Mathematics Stack Exchange is a question and answer site for people studying math at any level and professionals in related fields. Join them; it only takes a minute:

Sign up
Here's how it works:
  1. Anybody can ask a question
  2. Anybody can answer
  3. The best answers are voted up and rise to the top

It's probably not at all hard—but at least right now it's not obvious to me—how to determine the asymptotic behavior of

$\sum_{k=1}^n \binom{n}{k} \frac{1}{k}$

(link to OEIS).

share|cite|improve this question
After plotting, a plausible asymptote seems to be (a constant times) $\exp(2n/3)$. But I am not confident of this. – S Huntsman Mar 29 '11 at 20:10
We have $$\sum_{k=1}^n {n\choose k}{1\over k} \geq \sum_{k=1}^n {n\choose k}{1\over k+1} = {2^{n+1}-2-n \over n+1}$$ so $\exp(2/3)$ is too small. – Byron Schmuland Mar 29 '11 at 20:26
The OEIS link you gave has the $\sum (2^j -1)/j$ formula... – Aryabhata Mar 29 '11 at 21:23
@Moron: I see that now, didn't parse the a(n) properly. My apologies. – S Huntsman Mar 29 '11 at 22:12
No need to apologize :-) – Aryabhata Mar 29 '11 at 22:16
up vote 13 down vote accepted

Notice that $f(n) = \sum_{k=1}^n {n \choose k} \frac{1}{k} = \int_0^1 \frac{(t+1)^n - 1}{t}\, dt = \int_1^2 \frac{s^n - 1}{s-1} \, ds = \sum_{j=1}^{n} \frac{2^{j} - 1}{j}$. I think the leading term should be $2^{n+1}/n$

share|cite|improve this answer
Nice! – Byron Schmuland Mar 29 '11 at 20:37
Oh, this is elegant. I'd considered Stirling but got caught up on something. But I didn't anticipate this. – S Huntsman Mar 29 '11 at 21:14
... and in fact I get $\frac{2^n}{n} (2 + \frac{2}{n} + \frac{6}{n^2} + \frac{26}{n^3} + \ldots) =$ (formally) $2^n \sum_{k=1}^\infty (-1)^k \frac{polylog(-k,2)}{n^{k+1}}$ – Robert Israel Mar 29 '11 at 23:14

Here's a heuristic argument using probability.

Multiplying the OP's sum by $n/2^n$ gives $${1\over 2^n}\sum_{k=1}^n {n\choose k}{n\over k}=E\left({1\over \bar X_n}\right)$$ where $\bar X_n$ is the sample average of $n$ independent Bernoulli random variables with mean $1/2$ and we ignore the outcome $\bar X_n=0$.

By the law of large numbers, $1/\bar X_n\to 2$ almost surely, making it plausible that the left hand side of the equation above is approximately equal to 2.

share|cite|improve this answer
I love this argument! – Raskolnikov Mar 29 '11 at 21:09
This is interesting, thanks. – S Huntsman Mar 29 '11 at 21:12
@Raskolnikov Thanks. It needs some work to make it rigorous though. – Byron Schmuland Mar 29 '11 at 21:12

(see the related question)

Asymptotically, the sum behaves like the integral $$\sum_{k=1}^n \binom{n}{k} \frac{1}{k} = \int_1^n dk \, \frac{n!}{k! (n-k)! \,k}.$$ For large $n$, you can approximate the integral by expanding the integrand around its maximum (attained at $k=n/2$). We have (using Stirling) $$\log \frac{n!}{k! (n-k)!} \sim n \log n - k \log k -(n-k) \log (n-k)$$ with the maximum at $k=n/2$. The expansion around $k=n/2$ reads $$n \log n - k \log k -(n-k) \log (n-k) = - \frac{2}{n} (k- n/2)^2.$$ Thereby, we can approximate $$\sum_{k=1}^n \binom{n}{k} \frac{1}{k} \sim \frac{2}{n}\binom{n}{n/2} \int_1^n dk e^{ -2 (k- n/2)^2/n} \sim \frac{2}{n} \frac{2^n}{\sqrt{\pi n/2}} \sqrt{\frac{\pi n}{2}} =\frac{2^{n+1}}{n} ,$$ where we used the fact that $\binom{n}{n/2} \sim 2^n/\sqrt{\pi n/2}$.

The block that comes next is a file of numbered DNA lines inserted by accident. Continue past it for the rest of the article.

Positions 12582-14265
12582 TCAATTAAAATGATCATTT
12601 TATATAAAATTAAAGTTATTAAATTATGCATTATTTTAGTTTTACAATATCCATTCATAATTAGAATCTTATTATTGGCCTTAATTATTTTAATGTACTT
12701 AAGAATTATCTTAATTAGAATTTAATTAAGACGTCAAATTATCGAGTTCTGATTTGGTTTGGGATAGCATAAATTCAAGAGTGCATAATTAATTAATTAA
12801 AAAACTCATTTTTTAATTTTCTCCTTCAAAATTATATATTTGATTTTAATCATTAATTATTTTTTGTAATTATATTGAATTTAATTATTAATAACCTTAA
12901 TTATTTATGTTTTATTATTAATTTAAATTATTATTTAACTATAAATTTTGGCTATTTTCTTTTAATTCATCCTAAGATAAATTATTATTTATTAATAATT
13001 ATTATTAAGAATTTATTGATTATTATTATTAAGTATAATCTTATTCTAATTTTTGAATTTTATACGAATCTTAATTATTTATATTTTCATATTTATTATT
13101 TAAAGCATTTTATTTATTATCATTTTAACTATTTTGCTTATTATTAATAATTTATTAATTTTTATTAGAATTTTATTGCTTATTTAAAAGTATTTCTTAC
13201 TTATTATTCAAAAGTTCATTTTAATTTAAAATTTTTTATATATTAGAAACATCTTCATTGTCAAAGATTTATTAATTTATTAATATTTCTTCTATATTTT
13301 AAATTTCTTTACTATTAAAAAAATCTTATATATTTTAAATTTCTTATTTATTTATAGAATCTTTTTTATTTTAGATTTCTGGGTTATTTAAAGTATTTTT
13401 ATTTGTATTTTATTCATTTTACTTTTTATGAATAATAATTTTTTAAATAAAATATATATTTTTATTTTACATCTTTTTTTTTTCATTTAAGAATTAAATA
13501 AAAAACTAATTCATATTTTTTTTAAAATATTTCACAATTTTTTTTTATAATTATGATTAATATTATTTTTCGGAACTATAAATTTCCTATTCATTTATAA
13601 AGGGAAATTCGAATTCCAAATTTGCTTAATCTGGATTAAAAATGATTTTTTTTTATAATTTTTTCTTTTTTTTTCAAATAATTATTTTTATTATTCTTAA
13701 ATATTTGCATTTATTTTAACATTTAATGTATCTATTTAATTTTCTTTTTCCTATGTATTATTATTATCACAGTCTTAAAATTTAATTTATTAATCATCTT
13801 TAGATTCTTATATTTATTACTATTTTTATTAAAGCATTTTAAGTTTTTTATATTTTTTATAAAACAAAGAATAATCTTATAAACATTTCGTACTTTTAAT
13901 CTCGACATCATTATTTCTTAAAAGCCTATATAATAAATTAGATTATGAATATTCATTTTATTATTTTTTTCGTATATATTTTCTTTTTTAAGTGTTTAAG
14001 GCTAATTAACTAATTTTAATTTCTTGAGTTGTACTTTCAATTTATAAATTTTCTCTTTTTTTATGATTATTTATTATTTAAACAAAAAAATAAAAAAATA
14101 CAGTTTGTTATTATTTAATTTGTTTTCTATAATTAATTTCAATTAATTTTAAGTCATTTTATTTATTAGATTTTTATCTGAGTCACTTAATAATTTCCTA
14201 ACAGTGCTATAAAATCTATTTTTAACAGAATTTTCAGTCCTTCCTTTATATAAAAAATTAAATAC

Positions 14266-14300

share|cite|improve this answer
Nice, my original thought was to use Stirling but I must have made a mistake en route. Thanks. – S Huntsman Mar 29 '11 at 21:12
I believe this problem allows you to use the same technique. – Douglas Zare Mar 29 '11 at 23:32

Here is an exact lower bound, which, as is readily seen, approximately equal to $2^{n+1}/n$. By Jensen's inequality, since $1/x$ is convex, $$ \frac{{\sum\nolimits_{k = 1}^n {{n \choose k}} }}{{\sum\nolimits_{k = 1}^n {{n \choose k}} k}} \leq \frac{{\sum\nolimits_{k = 1}^n {{n \choose k}\frac{1}{k}} }}{{\sum\nolimits_{k = 1}^n {{n \choose k}} }}. $$ From this it follows straightforwardly that $$ \frac{{(2^n - 1)^2 }}{{2^{n - 1} n}} \le \sum\limits_{k = 1}^n {{n \choose k}\frac{1}{k}} . $$

EDIT: Hence, $$ \sum\limits_{k = 1}^n {{n \choose k}\frac{1}{k}} \geq \frac{{2^{n + 1} }}{n} - \frac{4}{n} + \frac{1}{{2^{n - 1} n}}. $$

share|cite|improve this answer
Another elegant answer! – S Huntsman Mar 29 '11 at 21:18
Thank you...... – Shai Covo Mar 29 '11 at 21:22

Your Answer


By posting your answer, you agree to the privacy policy and terms of service.

Not the answer you're looking for? Browse other questions tagged or ask your own question.